Being the naïve co-dependent and ever-optimistic woman I was (correction: still am, just as a reformed alcoholic is always an alcoholic), what I didn’t bank on was my husband’s ability to allow his seriously flawed personality to plague our plans. His utter disloyalty towards family, and me in particular, had blighted the business. Now he did the same to our house-remodelling plans when he ‘befriended’ the workers and allowed them free rein. The building costs spiralled in parallel with the lack of progress achieved. Eventually, in late July 2007, we dismissed the builders, and my husband undertook some of the building works himself, being eminently able having been in the army for twenty years until 1986. However, he soon tired of this commitment, and the house remains uninhabitable to this day, with the unfinished two-roomed integral apartment being the only habitable area.

From September to December 2008, I unwisely returned to the UK to give us time and space to recover from the stresses he had caused by his inappropriate handling of the building works. This seemingly gave him permission to betray me further! In an ultimate treachery, he began imitating an ex-pat friend with a penchant for womanising and staying out drinking, etc., until the early hours. Hence, I suffered the indignity of finding cheap sequins in the car we had bought and shared, and to which he began denying me access, forcing me to walk three miles to a girlfriend’s home to seek support.

Eventually, three years to the day since our emigration, he left me to co-habit with a local barmaid. Those last months filled with physical abuse and massive rows over his behaviour were simply awful, so his departure came as a relief. Thanks to an observant doctor, I also sought and received professional help for the breakdown I had not realised I had been developing throughout our relationship. It was caused by his refusal to face up to who he was and the sheer frustration of one-sided communication.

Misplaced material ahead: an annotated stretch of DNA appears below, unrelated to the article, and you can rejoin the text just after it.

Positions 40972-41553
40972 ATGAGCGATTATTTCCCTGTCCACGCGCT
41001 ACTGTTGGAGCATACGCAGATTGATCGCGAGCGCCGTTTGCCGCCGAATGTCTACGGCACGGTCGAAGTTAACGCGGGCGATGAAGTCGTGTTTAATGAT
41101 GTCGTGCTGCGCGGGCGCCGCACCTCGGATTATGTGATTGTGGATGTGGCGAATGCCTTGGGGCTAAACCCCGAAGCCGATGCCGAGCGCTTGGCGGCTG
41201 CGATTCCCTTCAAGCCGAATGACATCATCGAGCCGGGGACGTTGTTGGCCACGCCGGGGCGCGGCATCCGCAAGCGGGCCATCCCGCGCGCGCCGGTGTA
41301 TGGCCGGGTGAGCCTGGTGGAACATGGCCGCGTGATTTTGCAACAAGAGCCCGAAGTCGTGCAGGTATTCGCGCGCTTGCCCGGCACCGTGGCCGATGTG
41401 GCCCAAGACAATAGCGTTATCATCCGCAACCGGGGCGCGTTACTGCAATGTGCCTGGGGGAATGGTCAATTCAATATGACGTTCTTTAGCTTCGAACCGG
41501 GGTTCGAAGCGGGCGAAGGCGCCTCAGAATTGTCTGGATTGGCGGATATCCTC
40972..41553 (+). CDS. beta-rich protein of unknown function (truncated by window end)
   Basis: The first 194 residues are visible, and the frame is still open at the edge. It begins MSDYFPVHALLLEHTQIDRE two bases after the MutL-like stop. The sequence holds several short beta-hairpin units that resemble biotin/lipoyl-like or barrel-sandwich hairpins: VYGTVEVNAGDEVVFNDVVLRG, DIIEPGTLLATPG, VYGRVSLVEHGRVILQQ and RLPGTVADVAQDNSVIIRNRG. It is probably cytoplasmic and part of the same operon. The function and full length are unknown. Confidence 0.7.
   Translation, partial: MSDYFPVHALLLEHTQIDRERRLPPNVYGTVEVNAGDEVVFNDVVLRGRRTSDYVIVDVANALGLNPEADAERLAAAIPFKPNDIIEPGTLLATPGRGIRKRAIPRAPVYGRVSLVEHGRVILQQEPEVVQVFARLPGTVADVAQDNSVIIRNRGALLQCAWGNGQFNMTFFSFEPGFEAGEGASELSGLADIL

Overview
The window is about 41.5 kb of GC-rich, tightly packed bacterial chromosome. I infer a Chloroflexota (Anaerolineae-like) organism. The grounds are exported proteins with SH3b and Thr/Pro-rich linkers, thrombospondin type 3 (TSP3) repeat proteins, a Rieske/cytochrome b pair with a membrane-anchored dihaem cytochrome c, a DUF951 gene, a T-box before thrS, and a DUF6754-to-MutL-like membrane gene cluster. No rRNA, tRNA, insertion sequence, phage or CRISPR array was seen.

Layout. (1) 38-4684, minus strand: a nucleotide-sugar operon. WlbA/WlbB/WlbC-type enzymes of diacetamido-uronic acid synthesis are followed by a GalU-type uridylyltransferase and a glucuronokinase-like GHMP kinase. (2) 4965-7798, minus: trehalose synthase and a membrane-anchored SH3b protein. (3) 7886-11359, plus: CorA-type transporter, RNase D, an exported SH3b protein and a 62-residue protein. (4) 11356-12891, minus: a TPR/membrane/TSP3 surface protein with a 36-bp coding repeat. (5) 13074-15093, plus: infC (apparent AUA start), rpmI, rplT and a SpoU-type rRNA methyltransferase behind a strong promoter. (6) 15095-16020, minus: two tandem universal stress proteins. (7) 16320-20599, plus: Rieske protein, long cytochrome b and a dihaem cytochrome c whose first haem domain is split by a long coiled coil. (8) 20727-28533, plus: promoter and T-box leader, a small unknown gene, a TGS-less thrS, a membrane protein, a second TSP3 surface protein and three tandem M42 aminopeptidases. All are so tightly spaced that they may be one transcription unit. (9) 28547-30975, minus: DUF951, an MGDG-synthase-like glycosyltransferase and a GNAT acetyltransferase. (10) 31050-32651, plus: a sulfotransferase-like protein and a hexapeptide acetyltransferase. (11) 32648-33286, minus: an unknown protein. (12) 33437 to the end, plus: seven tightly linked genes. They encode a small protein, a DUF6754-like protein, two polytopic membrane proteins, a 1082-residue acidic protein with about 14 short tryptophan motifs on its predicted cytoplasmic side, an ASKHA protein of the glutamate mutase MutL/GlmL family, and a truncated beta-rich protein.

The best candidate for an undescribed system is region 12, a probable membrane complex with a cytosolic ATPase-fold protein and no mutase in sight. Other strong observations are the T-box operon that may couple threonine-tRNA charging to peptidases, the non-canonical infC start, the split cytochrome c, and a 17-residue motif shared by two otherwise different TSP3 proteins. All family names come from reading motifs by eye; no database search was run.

Despite the wonderful psychological help I received from 2009, I continued to suffer at his hands for a further seven years until December 2016 when my UK State Pension kicked-in, because he conspired to sequester as much as he possibly could financially, and the courts here in this patriarchal Catholic society saw no reason to be fair and just, and awarded me no financial assistance whatsoever. He also spitefully sabotaged the car before he left.

So I lived on my wits, and began volunteering in a children’s library, and rescuing animals. Those two activities brought me back to who I was before that fateful day in 1999. I have made like-minded friends here, both locals and ex-pats, developed a well-respected niche in the community, and thanks to the internet, retained my long-standing friends in the UK — and recovered my former sanity!

Now I am content to live alone, doing what I can for as many animals as I am able, and volunteering for several charities and NGOs, utilising my extensive computer expertise in administration and web-development. This keeps me busy and grows my inner strength.

I may well still be a co-dependent personality, but now I know that, just because I am, it is not necessary to live as one. I am very happy scraping by on my own with no-one else to please except the many dogs and cats in my care, which is far more rewarding!

Note: If you are experiencing domestic abuse in the UK there is a free 24-hour helpline: National Domestic Abuse Helpline 0808 2000 247

Useful web resources on co-dependency:

Leave a Reply

Your email address will not be published. Required fields are marked *